I haven’t moved; but, if I did, it is likely I’d check out his suggestion. Especially somewhere in the vicinity of Da Nang. In addition to the tourism plans noted in this article, business growth should be phenomenal over the next decade. You see, Da Nang will be a dual interchange in China’s ONE BELT, ONE ROAD blueprint for global trade. Both a seaport link and a rail link.

Small nations have learned from the Tet Offensive — while the White House hasn’t

❝ The attacks erupted before dawn on Jan. 30, 1968 and escalated to new levels of ferocity the next day. It turned out that tens of thousands of communist soldiers had begun a coordinated series of surprise attacks on more than 100 cities and U.S. bases in South Vietnam, taking the Americans and their local allies by surprise on the lunar new year of Tet.

North Vietnamese Gen. Vo Nguyen Giap had planned the offensive to break the will of the United States and South Vietnam and end a long stalemate in the struggle by the North to reunite with the South under communist rule. And while Giap’s forces were eventually pushed back with huge losses, he did accomplish his wider objective of undermining American and South Vietnamese confidence in the war effort…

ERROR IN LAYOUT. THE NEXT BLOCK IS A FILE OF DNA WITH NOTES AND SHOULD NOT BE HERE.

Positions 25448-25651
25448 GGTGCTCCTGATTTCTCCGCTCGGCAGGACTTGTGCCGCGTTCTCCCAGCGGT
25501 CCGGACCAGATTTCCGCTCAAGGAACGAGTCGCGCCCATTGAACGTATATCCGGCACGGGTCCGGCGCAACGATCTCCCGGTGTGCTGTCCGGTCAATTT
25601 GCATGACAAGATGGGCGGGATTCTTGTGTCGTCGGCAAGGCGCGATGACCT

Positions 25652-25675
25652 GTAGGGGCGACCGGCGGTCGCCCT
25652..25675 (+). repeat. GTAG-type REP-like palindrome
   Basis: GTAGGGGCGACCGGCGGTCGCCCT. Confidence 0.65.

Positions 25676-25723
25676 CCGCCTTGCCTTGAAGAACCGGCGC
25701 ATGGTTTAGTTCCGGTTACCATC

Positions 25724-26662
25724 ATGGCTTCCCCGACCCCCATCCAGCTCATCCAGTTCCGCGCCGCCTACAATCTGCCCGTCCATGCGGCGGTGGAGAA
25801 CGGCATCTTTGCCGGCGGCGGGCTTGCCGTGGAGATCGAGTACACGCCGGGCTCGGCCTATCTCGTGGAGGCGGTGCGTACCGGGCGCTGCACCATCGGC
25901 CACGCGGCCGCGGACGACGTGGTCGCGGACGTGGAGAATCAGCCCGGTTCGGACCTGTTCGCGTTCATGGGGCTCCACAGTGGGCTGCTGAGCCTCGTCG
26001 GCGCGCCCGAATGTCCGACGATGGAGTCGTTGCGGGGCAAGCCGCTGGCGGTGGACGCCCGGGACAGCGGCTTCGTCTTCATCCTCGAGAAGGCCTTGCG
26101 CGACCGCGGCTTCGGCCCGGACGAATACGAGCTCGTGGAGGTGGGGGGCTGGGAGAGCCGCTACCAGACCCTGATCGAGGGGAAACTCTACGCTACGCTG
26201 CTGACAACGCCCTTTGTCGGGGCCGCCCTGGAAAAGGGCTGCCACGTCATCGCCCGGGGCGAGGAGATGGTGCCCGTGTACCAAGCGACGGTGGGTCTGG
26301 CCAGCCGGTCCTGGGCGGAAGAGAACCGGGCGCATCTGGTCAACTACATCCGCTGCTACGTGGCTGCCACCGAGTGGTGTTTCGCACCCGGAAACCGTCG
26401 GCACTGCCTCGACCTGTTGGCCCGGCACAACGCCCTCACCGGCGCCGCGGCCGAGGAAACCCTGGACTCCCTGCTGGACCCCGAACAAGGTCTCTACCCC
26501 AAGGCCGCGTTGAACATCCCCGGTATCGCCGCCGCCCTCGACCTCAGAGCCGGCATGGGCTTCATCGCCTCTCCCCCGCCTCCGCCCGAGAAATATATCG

❝ The attacks erupted before dawn on Jan. 30, 1968 and escalated to new levels of ferocity the next day. It turned out that tens of thousands of communist soldiers had begun a coordinated series of surprise attacks on more than 100 cities and U.S. bases in South Vietnam, taking the Americans and their local allies by surprise on the lunar new year of Tet.

The lessons of Tet still resonate. “Tet shaped the world within which we live today: In an era when Americans still don’t fully trust government officials to tell them the truth about situations overseas, and don’t have confidence that leaders, for all their bluster, will do the right thing,” writes Princeton historian Julian Zelizer in the current issue of The Atlantic. “Tet is an important reminder that for liberals and conservatives sometimes a little distrust is a good thing. Particularly at a time when we have a president who traffics heavily in falsehoods, Tet showed that blind confidence in leaders can easily lead down dangerous paths.”